Foreclosure Defense in New Jersey FAQs

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Q. How long does it take?

A. New Jersey is claimed to be the longest time period in the United States for a lender to reclaim a foreclosed property because New Jersey is a judicial foreclosure state with numerous procedural time limits.

Q. How long is long?

A. Upon a default, which almost always refers to a failure to pay, the loan documents (lender’s Mortgage and Note) will dictate the notice to the borrower. The usual time is 2 or 3 months after the first missed payment, then the debtor will receive a first notice from the lender.

Q. Okay, assume I’ve missed payments? Then how long?

A. N.J.S.A. 2A:50-56 defines a residential mortgage and requires the lender to give a notice to foreclose by registered or certified mail at last known address. It lists what must be in the Notice of Intention to Foreclose, such as: If debtors don’t cure the default, the lender shall foreclose, etc.

Q. Then what?

A. The lender will start suit, usually through one of several law firms that specialize in foreclosure. The debtor will be served with a Complaint that has been filed and usually it is served by the county sheriff’s department with a Summons. This can take one month to several or more and totally depends on the lender or whoever was assigned (transferred) the Mortgage by the lender.

Q. Then what?

A. Next depends totally on the debtor and the property. There are properties which are abandoned, occupied by debtor, and even occupied by tenants. Then there are those who hire an attorney (our law firm) to contest the Complaint or do nothing – a non-response and everything proceeds automatically or you can even file an Answer pro se (without an attorney).

The problem for most people is that they fully realize they haven’t paid the mortgage and now ask can they get a mortgage modification. The answer is simple – while it is possible to get a mortgage modification, it’s not probable if you have waited this long, but again, the whole question of modifications is a separate problem.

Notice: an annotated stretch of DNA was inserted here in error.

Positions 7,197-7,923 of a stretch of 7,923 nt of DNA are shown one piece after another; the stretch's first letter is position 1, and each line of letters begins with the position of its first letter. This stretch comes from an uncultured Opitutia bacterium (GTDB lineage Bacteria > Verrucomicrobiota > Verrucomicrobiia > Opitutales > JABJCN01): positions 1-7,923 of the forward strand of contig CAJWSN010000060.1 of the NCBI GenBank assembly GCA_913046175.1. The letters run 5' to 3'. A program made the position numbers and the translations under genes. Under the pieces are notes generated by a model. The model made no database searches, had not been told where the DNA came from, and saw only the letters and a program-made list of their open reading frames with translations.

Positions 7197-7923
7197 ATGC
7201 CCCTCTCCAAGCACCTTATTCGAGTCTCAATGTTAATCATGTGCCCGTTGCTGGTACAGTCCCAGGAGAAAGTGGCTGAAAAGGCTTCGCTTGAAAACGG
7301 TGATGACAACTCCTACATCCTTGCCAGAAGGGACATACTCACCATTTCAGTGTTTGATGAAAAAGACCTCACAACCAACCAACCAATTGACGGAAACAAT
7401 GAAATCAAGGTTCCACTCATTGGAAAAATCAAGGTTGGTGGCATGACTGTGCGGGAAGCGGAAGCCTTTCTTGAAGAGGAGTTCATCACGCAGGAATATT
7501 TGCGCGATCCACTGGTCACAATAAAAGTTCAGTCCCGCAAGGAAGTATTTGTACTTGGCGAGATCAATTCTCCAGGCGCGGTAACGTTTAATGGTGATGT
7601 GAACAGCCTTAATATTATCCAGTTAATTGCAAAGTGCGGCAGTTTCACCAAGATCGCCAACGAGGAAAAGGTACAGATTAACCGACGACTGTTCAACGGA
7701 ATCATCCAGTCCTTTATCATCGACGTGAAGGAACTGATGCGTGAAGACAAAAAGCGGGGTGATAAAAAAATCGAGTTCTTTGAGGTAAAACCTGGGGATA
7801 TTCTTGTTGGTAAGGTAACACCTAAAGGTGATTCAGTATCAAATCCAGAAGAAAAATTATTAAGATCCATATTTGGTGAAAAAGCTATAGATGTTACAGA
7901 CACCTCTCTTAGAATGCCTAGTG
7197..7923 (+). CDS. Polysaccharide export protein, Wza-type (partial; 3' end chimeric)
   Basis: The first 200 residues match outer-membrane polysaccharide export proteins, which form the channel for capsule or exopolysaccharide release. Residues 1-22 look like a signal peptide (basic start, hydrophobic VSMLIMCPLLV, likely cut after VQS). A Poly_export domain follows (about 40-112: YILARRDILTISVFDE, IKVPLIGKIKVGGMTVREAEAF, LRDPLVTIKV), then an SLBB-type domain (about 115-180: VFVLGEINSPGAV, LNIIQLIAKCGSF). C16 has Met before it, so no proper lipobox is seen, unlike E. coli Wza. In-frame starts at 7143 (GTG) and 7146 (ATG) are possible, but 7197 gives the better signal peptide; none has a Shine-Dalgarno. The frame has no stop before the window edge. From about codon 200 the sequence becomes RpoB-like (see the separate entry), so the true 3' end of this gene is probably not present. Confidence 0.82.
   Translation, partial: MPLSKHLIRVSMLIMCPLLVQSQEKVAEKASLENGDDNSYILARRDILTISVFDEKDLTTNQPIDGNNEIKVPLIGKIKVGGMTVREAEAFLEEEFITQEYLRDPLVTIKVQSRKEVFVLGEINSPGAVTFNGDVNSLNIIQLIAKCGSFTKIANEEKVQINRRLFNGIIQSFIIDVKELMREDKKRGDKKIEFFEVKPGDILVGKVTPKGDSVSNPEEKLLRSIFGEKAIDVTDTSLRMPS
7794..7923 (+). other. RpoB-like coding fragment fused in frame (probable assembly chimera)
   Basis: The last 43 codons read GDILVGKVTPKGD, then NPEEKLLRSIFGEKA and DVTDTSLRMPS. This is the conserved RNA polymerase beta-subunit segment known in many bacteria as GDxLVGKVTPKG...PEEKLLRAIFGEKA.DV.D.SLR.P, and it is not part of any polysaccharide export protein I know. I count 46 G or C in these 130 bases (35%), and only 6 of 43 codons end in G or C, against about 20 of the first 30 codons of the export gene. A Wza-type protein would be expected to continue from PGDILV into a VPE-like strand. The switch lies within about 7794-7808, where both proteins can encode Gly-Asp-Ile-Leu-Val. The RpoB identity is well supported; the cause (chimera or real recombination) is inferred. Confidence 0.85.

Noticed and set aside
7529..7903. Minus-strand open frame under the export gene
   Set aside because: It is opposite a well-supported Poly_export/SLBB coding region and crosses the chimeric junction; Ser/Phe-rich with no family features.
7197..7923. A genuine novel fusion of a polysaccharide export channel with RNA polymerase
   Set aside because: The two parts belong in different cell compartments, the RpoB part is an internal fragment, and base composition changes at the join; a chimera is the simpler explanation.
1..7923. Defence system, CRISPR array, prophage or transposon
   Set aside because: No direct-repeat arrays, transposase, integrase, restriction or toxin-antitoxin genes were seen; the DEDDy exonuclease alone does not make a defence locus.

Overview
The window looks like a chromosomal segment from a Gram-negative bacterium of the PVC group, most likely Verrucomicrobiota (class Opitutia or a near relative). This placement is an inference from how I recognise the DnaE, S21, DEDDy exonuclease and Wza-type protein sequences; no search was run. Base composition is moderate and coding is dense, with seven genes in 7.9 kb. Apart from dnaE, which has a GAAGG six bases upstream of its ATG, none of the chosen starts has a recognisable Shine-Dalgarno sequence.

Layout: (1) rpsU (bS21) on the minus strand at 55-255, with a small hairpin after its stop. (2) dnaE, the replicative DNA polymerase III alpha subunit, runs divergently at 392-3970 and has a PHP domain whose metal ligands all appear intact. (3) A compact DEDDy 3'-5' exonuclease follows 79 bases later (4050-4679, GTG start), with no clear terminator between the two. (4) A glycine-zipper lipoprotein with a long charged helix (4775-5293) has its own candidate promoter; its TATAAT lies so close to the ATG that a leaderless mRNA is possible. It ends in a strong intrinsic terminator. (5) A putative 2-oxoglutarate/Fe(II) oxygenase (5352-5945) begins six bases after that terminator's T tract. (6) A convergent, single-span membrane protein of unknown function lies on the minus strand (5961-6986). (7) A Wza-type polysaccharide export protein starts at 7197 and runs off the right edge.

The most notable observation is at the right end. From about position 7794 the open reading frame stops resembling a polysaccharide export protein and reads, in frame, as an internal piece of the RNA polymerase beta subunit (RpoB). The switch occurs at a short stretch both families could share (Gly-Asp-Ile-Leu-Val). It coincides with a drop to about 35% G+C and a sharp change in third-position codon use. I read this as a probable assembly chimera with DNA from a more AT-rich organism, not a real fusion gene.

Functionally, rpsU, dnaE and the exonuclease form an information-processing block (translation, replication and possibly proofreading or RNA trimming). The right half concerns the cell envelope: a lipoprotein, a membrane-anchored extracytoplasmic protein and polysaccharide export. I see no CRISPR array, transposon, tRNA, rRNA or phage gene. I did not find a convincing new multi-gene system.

Q. Okay, assume I don’t do anything, then what?

A. The lender then must proceed to Judgment by filing papers in Trenton for default stating you aren’t in the military. Then they can get a Judgment for foreclosure and sale. The lender must give the debtor a 14 day notice to cure and that a Judgment of Foreclosure will be entered.

Q. Then how much time?

A. After the lender gives proof of waiting the 14 days, then a Motion for Final Judgment is requested directing the County Sheriff to sell the property at Sheriff Sale.

Q. The Sheriff Sale.

A. After receiving a copy of the Judgment for Foreclosure and Writ of Execution plus other legal papers, the Sheriff’s office in your county will schedule the sale much like a bakery, first in, first out. The Sheriff then publishes the Notice of Sale 4 times at least once a week.

Q. Then it is sold?

A. It may be but each debtor is entitled to 2 postponements no more than 2 weeks each. The Sheriff will auction off the property, which is usually “bought” by the lender for the balance of how much is owed on the loan. The Sheriff usually delivers the Deed to the successful bidder within a few weeks. The debtor can pay the full amount due and owing up to the delivery of the Deed.

Q. So after all this, how long would you estimate?

A. New Jersey is so slow because as a judicial foreclosure state there are mandatory time periods before the various steps by the lenders are allowed to happen. With a contested (using an attorney) foreclosure, my estimation is at least one year and often much, much longer. And often during this time, arrangements can be made for short sale, modification if possible, or some other way – such as bankruptcy, which can delay the whole process another several months at least.

Q. How about a condominium unit?

A. It takes as long as above.

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